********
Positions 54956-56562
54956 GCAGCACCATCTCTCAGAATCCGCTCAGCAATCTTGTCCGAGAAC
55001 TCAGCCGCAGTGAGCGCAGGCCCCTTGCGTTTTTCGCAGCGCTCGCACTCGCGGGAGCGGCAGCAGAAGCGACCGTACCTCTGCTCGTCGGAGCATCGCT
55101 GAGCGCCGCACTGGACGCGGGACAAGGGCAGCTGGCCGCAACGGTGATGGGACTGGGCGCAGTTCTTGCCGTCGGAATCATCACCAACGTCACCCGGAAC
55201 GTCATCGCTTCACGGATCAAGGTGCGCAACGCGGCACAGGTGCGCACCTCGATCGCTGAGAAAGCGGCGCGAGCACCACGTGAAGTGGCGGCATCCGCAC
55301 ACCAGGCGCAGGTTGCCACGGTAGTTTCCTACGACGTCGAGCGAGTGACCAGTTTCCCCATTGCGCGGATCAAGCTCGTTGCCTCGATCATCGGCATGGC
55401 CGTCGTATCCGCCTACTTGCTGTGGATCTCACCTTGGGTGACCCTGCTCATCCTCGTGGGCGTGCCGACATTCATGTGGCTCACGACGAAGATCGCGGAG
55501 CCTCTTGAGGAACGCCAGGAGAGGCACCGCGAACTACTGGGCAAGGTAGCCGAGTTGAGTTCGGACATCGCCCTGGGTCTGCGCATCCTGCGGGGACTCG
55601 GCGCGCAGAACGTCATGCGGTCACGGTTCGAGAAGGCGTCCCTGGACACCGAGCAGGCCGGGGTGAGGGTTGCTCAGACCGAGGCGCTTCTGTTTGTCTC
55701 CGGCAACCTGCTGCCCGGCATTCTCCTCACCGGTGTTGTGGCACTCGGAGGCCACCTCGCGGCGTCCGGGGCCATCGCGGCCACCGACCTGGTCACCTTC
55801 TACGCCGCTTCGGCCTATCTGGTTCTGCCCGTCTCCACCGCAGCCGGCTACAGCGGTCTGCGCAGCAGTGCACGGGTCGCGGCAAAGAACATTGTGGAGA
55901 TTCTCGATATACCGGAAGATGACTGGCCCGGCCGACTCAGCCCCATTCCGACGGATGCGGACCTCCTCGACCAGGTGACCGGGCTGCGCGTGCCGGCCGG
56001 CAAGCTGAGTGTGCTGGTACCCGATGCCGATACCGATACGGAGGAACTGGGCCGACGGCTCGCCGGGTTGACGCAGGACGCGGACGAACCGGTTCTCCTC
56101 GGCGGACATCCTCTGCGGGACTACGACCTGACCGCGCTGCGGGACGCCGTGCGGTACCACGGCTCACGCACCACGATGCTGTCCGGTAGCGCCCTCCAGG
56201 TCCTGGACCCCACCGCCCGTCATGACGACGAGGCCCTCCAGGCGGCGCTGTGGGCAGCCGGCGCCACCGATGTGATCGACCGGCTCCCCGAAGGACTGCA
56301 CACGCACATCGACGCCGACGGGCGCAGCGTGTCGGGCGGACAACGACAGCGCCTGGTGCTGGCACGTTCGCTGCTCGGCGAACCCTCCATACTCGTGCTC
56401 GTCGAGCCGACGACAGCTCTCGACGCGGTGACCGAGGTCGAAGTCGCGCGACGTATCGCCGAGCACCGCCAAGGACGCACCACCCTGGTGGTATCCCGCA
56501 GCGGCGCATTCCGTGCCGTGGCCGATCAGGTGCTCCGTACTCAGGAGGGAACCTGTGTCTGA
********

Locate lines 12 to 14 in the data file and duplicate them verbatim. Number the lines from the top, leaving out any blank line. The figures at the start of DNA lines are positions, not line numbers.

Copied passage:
55901 TTCTCGATATACCGGAAGATGACTGGCCCGGCCGACTCAGCCCCATTCCGACGGATGCGGACCTCCTCGACCAGGTGACCGGGCTGCGCGTGCCGGCCGG
56001 CAAGCTGAGTGTGCTGGTACCCGATGCCGATACCGATACGGAGGAACTGGGCCGACGGCTCGCCGGGTTGACGCAGGACGCGGACGAACCGGTTCTCCTC
56101 GGCGGACATCCTCTGCGGGACTACGACCTGACCGCGCTGCGGGACGCCGTGCGGTACCACGGCTCACGCACCACGATGCTGTCCGGTAGCGCCCTCCAGG